In January 2013, Jensen Carp of Gallery 1988 curated the “Fringe Benefits” exhibition. Known for showing art inspired by television shows, like Breaking Bad. With “Fringe Benefits” co-creator J.J. Abrams and his team asked viewers to judge 31 episodes. The top six episodes acted as inspiration for artists to create work. Limited edition prints were sold online, and proceeds went to The Mission Continues, which awards community service fellowships to post-9/11 veterans.

Fan favorites are sold out, but a couple prints are still available.

JUST FOR FUN

One of the best things about Fringe was its sense of humor. Typically, Dr. Walter Bishop was the character tickling ribs. Having lost his mind and lived in a St. Claire’s Mental Institution for 17 years, his wild perspective was always fodder for fun. Also, his frequent LSD and THC trips made for some of the series most imaginative and goofy episodes.

During the first season, Fringe was establishing their characters. A wild way to share intimate moments with Dr. Bishop was through silly supplementary shorts in the style of Jack Handy’s famous SNL “Deep Thoughts” called “Deep in the Lab by Walter Bishop.”

ALL FIVE COMPLETE SEASONS

At the foundation of all these bits and pieces is a great television show. If you haven’t checked it out, you can watch the entire series through Amazon. The fifth and final season DVD drops on May 7, 2013. Pre-order it here. Amazon Prime also has Fringe Seasons 1 through 4 to stream online at Amazon Instant Video.

If you’re a Netflixer, you can get disks mailed to your house.

SOURCES

I’m sure I missed something. Over five seasons, there have been tons of bread crumbs scattered across the Internet and real life. If you know an aspect of Fringe‘s transmedia swell I missed, please sound off in the comments.

I must thank all the sites dedicated to this now classic television show. They archived tons – tirelessly writing, recording podcasts and observing Observers in the background of scenes – for five seasons. Kudos for your devotion. I enjoyed your commentary nearly as much as I did the show, itself.

fringebloggers.com

thefringepodcast.com

fringetelevision.com

fringepedia.net

seriable.com

fastcompany.com

wired.com

peaking at the new frontier

Sometimes, things just work out.

That’s how I felt Saturday night as I fell asleep on the red eye departing from Salt Lake City. My wife and I just completed a week vacation with her parents and brother skiing in the mountains of Utah, and we capped it off with my first visit to the Sundance Film Festival. We scheduled the vacation with short notice, and it was only after setting the trip’s dates we realized its tail end would overlap with the start of Sundance. We didn’t have tickets to any films, but I knew I wanted to visit New Frontier, the social and creative venue that showcases media installations, multimedia performances, and transmedia experiences.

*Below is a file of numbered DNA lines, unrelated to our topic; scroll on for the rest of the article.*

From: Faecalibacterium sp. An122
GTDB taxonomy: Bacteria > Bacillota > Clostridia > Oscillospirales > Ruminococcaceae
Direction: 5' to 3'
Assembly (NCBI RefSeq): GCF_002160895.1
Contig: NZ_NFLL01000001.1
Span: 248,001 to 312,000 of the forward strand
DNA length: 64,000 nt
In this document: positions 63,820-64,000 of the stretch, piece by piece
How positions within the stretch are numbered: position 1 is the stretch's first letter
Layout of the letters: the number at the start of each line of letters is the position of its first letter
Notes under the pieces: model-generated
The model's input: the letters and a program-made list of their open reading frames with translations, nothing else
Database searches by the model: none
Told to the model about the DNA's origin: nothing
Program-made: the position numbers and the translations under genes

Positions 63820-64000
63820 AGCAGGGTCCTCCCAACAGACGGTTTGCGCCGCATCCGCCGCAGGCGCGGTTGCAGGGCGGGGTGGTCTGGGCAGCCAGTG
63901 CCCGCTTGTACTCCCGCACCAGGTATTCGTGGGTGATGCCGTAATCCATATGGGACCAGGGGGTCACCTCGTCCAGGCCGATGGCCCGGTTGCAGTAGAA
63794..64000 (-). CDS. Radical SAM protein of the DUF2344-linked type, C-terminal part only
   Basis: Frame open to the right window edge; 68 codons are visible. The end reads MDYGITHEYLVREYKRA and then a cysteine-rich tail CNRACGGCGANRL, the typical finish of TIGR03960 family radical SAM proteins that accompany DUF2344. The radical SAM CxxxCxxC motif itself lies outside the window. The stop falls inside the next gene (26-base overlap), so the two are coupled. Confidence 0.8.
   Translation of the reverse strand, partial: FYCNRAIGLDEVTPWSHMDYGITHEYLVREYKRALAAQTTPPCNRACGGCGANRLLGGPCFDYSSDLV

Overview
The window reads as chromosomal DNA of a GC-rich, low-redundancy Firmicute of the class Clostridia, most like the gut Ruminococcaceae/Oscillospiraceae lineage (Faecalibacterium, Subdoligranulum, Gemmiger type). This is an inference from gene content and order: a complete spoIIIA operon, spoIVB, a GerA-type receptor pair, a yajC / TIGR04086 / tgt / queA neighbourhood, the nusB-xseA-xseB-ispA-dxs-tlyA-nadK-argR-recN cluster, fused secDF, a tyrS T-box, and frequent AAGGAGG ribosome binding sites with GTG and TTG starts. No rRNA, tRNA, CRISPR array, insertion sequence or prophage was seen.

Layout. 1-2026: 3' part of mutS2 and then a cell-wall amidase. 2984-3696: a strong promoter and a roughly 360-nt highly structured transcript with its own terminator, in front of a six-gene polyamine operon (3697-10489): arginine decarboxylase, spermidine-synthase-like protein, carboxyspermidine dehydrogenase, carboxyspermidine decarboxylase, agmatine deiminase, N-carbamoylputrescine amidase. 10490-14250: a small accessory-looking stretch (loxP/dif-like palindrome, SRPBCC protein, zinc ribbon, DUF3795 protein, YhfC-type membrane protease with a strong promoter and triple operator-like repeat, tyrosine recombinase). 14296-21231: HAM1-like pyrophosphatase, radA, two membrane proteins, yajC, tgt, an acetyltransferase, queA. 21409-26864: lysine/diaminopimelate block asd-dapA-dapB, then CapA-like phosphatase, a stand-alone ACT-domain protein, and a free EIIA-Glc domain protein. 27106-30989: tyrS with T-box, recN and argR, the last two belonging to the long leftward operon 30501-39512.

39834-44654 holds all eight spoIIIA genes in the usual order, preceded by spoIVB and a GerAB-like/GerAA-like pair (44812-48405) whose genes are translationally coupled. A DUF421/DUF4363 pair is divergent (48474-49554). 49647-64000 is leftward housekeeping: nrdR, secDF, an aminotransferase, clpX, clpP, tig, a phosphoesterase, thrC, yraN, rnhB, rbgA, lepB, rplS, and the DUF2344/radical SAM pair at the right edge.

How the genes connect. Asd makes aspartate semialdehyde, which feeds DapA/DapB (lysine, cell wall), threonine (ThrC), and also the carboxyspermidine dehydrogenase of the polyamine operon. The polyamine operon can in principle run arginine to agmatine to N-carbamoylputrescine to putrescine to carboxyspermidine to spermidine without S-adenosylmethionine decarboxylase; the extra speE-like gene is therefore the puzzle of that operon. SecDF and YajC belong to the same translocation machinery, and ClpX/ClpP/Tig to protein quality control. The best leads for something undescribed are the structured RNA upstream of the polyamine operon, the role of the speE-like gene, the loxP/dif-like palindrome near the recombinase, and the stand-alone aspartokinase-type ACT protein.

First, we went to another venue to see if we could get tickets to a documentary, but it (like all the other films that day) was sold out and had a very long waitlist queue in which we would need to stand for over an hour before getting a number to hopefully be selected two hours later, when they assessed open seating and called off numbers. Needless to say, it didn’t sound like our idea of a fun day. We headed over to the New Frontier venue.

WelcomeToNewFrontierSandwiched between one of the park-and-ride lots and The Blind Dog sushi bar is The Yard, a 100,000 square foot multipurpose space that houses the New Frontier venue. Divided into three parts, the main area features a gallery-style space featuring the New Frontier artists. The other two spaces offer a theater specially designed for the venue and a bar/lounge area for press interviews and parties. I spent most of my time in the gallery and saw two short films during our visit.

We arrived at noon, which is when the venue’s doors open. Immediately, I asked for the box office because I knew Coral: Rekindling Venus screened at 1:00pm, and I hoped we could get on the waitlist. Being the first to arrive, we got on the waitlist with no problem. While we waited, the New Frontier volunteer staff helpfully explained the photographs of coral hanging nearby trigger an augmented reality app that takes you “inside” the photograph, animating it as if you are under the sea.

coral2     coral1

You can download the iOS app here or Android here and use the pictures I took to try it out. Click the thumbnails for larger images.

An hour later, we were lying down on mats and beanbags in a small planetarium, which reminded me of a yurt one might find at Burning Man. Inspired by the first collaboration among the international science community to witness the celestial transit of Venus in 1761, Lynette Wallworth’s Coral: Rekindling Venus is designed to nurture an emotional connection between a global audience and the planet’s endangered coral reefs. It has a trance inducing effect as one reclines, opening to ocean animals, including sea lions, deep sea bio-luminescent creatures, and of course, stunning time-lapse coral shots.

Prior to the screening, Evans & Sutherland, the company that created the planetarium, offered a demonstration of the numerous projects using their technology. The demo was almost as interesting as the film, for it included examples of real time, interactive tools for teachers. My mother-in-law, a retired junior high school science teacher, looked like a kid in a candy store and marveled at how this technology will change how we teach science. Way cool.